Jakarta (Greeners) – A new interactive map revealed that lead exposure cost reach to US$ 37.8 billion per year in Indonesia. The cost is exceeding the country’s development aid which amount to US$ 150 million or two trillion rupiah per year as stated in 2016 State Budget of Ministry of Finance.
The study accompanied with an interactive map, Economic Costs of Childhood Lead Exposure in Low-and Middle-Income Countries, was released by Department of Pediatrics, New York University School of Medicine, at the United Nations Environment Assembly (UNEA), in Nairobi, Kenya.
“Based on NYU research, global lead exposure cost is US$ 977 billion with economic losses equal to US$ 134.7 billion in Africa or 4.03 percent of its gross domestic income, US$ 142.3 billion in Latin America and Caribbean or 2.04 percent of its gross domestic income, and US$ 699.9 billion in Asia or 1.88 percent of its gross domestic income,” said Yuyun Ismawati, senior advise of BaliFokus in a press release, on Tuesday (24/5).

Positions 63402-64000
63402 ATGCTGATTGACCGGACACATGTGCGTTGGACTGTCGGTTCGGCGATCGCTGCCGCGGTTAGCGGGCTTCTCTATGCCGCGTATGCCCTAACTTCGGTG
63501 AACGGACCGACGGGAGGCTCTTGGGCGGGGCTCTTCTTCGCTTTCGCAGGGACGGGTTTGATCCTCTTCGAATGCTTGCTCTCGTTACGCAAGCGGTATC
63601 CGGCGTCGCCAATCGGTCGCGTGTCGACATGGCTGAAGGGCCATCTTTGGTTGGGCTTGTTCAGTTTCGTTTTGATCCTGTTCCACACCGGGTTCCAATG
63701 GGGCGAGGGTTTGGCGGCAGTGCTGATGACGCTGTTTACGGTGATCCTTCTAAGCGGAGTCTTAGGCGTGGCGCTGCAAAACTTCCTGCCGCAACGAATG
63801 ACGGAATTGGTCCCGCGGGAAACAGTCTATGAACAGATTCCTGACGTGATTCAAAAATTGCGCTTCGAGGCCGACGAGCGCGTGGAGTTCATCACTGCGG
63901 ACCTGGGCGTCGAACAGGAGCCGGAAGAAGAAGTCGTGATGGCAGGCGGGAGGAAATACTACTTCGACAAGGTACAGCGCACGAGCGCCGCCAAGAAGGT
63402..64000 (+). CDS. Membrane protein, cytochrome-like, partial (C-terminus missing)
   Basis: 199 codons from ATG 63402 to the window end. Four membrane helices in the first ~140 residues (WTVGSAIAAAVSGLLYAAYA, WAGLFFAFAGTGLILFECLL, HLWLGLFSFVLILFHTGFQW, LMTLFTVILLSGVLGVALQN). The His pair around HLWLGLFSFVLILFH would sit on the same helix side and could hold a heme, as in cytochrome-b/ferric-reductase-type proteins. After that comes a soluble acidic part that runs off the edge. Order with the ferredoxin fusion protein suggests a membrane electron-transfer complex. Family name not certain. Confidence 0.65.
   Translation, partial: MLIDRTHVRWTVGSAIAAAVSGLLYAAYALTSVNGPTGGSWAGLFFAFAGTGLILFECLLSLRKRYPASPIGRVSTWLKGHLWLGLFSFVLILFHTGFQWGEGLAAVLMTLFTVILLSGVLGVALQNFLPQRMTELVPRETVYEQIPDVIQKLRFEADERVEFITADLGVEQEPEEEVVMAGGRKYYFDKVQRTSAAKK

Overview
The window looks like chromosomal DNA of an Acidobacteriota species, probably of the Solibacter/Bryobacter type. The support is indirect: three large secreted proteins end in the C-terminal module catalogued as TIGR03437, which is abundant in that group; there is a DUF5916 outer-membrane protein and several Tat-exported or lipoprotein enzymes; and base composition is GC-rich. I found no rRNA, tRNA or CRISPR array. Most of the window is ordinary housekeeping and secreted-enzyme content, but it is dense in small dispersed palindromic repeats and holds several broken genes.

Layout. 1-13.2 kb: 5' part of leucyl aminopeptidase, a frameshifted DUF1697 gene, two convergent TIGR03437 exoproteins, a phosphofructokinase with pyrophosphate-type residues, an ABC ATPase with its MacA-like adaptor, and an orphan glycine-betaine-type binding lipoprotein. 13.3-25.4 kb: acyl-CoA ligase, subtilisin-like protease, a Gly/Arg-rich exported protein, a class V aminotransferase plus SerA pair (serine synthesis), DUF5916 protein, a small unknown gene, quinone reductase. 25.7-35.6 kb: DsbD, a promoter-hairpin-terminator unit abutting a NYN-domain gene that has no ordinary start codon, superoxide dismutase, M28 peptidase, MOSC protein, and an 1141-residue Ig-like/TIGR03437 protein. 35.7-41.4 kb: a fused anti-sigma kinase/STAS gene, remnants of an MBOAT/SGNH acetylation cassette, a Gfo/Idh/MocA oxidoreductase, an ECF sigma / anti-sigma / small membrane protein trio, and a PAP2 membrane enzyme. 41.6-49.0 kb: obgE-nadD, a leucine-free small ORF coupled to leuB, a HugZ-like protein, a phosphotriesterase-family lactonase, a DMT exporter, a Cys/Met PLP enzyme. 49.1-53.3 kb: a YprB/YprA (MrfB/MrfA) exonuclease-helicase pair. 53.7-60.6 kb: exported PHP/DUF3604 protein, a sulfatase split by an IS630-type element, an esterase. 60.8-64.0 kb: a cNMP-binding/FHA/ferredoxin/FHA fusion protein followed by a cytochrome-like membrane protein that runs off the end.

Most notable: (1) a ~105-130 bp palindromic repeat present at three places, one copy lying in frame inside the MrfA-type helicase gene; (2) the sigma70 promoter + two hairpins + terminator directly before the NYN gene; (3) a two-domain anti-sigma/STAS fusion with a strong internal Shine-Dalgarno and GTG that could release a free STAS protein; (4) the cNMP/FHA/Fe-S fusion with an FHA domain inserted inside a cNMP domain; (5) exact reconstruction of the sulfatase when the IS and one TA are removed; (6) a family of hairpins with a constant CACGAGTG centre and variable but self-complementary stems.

Furthermore, Ismawati said that IQ reduction score in a population generally means increasing social costs and reducing intellectual capitals, among other negative impacts for Indonesia’s economy, as being shown in the NYU map. The development of children’s brain can be diminished permanently by lead exposure as IO reduction scores correlate with decreased productive potentials in their lives.
When a child exposed to lead, she added, the nervous systems would be disrupted and would led the child to having difficult times in school, impulsive and violent. Lead exposure to children also related to hyperactivity, ignorance, failure in study, behavioral disorder, juvenile delinquency and drug uses.
“One of the important things is to reduce lead exposure from countries with low and middle income, ensure that leaded paint will no longer be used in households or children’s toys,” she said.
In 2013 and 2015, BaliFokus released National Report on Leaded Household Paint in Indonesia, which found that 77 to 83 percent of decorative paints samples contain lead above the threshold of 90 ppm.
At the end of 2014, National Standardization Agency announced a new voluntary standard, SNI 8011:2014, which restrict lead in decorative paint to 600 ppm or lower.
In 2013 and 2015 studies, 61 percent and 78 percent out of 121 samples were containing lead, respectively.
Reports by Danny Kosasih